The most famous UFO event during this period was the Roswell UFO incident, the alleged military recovery of a crashed flying disk, the story of which broke on July 8, 1947. To calm rising public concern, this and other cases were debunked by the military in succeeding days as mistaken sightings of weather balloons . [27]

  9. What Really Happened at Roswell? - HISTORY

    www.history.com/news/roswell-ufo-aliens-what...
    • Here Are The Agreed-Upon Facts About The Roswell crash.
    • The Government Changed Its Story About The Roswell ‘Saucer’—A Few times.
    • Was Roswell’s ‘UFO’ from The USSR?

    Sometime between mid-June and early July 1947, rancher W.W. “Mac” Brazel found wreckage on his sizable property in Lincoln County, New Mexico, approximately 75 miles north of Roswell. Several “flying disc” and “flying saucer” stories had already appeared in the national press that summer, leading Brazel to believe the wreckage—which included rubber strips, tinfoil, and thick paper—might be something of that ilk. He brought some of the material to Sheriff George Wilcox of Roswell, who in turn brought it to the attention of Colonel William Blanchard, the commanding officer of the Roswell Army Air Field (RAAF). The next day, the RAAF released a statement, writing that, “The many rumors regarding the flying disc became a reality yesterday when the intelligence office of the 509th Bomb Group of the Eighth Air Force, Roswell Army Air Field, was fortunate enough to gain possession of a disc through the cooperation of one of the local ranchers and the sheriff's office of Chaves County.” Acc...

    The following day, the Roswell Daily Record ran a storyabout the crash and the RAAF’s astonishing claim. But U.S. Army officials quickly reversed themselves on the “flying saucer” claim, stating that the found debris was actually from a weather balloon, releasing photographs of Major Marcel posing with pieces of the supposed weather balloon debris as proof. For decades, many UFO researchers were skeptical of the government’s changed account, and in 1994, the U.S. Air Force released a report in which they conceded that the “weather balloon” story had been bogus. According to the 1994 explanation, the wreckage came from a spy device created for an until-then classified project called Project Mogul. The device—a connected string of high-altitude balloons equipped with microphones—was designed to float furtively over the USSR, detecting sound waves at a stealth distance. These balloons would ostensibly monitor the Soviet government’s attempts at testing their own atomic bomb. Because Pr...

    Another questionable theory—advanced by the book Area 51: An Uncensored History of America’s Top Secret Military Base—states that the crashed flying vehicle was neither extraterrestrial nor the work of U.S. spies. Rather, it was an unconventional plan to induce widespread American panic, implemented by Soviet strongman Joseph Stalin. An unnamed source who worked as an engineer at Area 51 for the defense contractor EG&G told the book’s author Annie Jacobsen, a veteran national security journalist and Pulitzer Prize nominee, that the program had been designed by Nazi concentration camp doctor Josef Mengele. According to the source, adolescent children were deformed by the Soviets to resemble aliens and then deployed in an aircraft to fly over New Mexico. According to this book, Stalin’s “plan was for the children to climb out and be mistaken for visitors from Mars. Panic would ensue… [and] America’s early-warning radar system would be overwhelmed with sightings of other ‘UFOs.’” That...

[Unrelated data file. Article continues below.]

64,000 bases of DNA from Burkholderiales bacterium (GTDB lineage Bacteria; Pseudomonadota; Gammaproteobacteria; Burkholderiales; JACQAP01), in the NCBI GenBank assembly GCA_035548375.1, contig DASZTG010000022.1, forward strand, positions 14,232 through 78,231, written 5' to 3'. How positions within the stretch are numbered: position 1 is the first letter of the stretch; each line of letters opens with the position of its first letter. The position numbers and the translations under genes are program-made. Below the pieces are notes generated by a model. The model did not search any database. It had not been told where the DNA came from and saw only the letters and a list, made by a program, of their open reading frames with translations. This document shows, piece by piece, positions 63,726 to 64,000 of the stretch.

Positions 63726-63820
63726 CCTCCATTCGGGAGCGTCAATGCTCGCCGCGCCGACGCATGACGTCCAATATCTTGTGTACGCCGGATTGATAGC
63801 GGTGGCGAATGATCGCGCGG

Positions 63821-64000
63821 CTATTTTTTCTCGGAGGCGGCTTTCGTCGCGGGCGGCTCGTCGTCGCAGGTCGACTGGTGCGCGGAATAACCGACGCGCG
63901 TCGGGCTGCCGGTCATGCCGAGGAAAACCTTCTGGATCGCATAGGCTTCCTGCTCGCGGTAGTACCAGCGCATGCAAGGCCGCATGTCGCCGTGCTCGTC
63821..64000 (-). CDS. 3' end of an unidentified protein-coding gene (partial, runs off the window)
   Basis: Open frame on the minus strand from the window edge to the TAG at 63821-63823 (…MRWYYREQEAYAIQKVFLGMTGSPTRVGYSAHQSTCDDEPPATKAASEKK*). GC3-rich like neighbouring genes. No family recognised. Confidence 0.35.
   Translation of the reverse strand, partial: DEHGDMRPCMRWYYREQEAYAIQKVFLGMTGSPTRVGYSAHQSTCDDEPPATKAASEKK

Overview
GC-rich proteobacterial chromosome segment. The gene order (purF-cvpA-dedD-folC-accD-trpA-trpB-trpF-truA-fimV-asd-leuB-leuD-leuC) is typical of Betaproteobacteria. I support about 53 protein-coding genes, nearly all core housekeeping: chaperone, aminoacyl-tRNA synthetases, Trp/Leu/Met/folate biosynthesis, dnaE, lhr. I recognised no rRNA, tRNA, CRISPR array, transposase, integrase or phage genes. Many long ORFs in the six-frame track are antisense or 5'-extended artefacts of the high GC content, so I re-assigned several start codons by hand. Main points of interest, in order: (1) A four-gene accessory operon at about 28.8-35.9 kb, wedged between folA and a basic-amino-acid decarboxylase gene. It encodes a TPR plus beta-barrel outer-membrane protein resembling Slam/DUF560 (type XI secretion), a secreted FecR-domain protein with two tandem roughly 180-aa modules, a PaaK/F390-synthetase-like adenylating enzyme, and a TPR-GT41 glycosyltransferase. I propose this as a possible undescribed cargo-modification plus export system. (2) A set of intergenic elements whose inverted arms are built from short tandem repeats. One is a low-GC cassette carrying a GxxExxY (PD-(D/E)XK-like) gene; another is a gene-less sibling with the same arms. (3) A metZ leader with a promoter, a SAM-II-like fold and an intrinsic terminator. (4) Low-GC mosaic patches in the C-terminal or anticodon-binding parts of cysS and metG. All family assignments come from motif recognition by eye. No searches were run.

10. Philip J. Corso - Wikipedia

    en.wikipedia.org/wiki/Philip_Corso

    Corso published The Day After Roswell in 1997, about his alleged involvement in the research of extraterrestrial technology recovered from the 1947 Roswell UFO Incident. On July 23, 1997, he was a guest on the popular late night radio show, Coast to Coast AM with Art Bell where he spoke live about his Roswell story. Corso died of a heart attack ...

  11. Roswell - New Mexico, Alien & UFOs - HISTORY

    www.history.com/topics/paranormal/roswell

    Roswell and 'Flying Saucerism' Today In the summer of 1947, a rancher discovered unidentifiable debris in his sheep pasture outside Roswell, New Mexico.

  12. Roswell incident | Overview, Theories, Hoaxes, & Facts ...

    www.britannica.com/event/Roswell-incident

    Alternative Title: Roswell UFO incident Roswell incident, events surrounding the crash and recovery of a U.S. Army Air Forces high-altitude balloon in 1947 near Roswell, New Mexico, which became the centre of a conspiracy theory involving UFOs and extraterrestrials.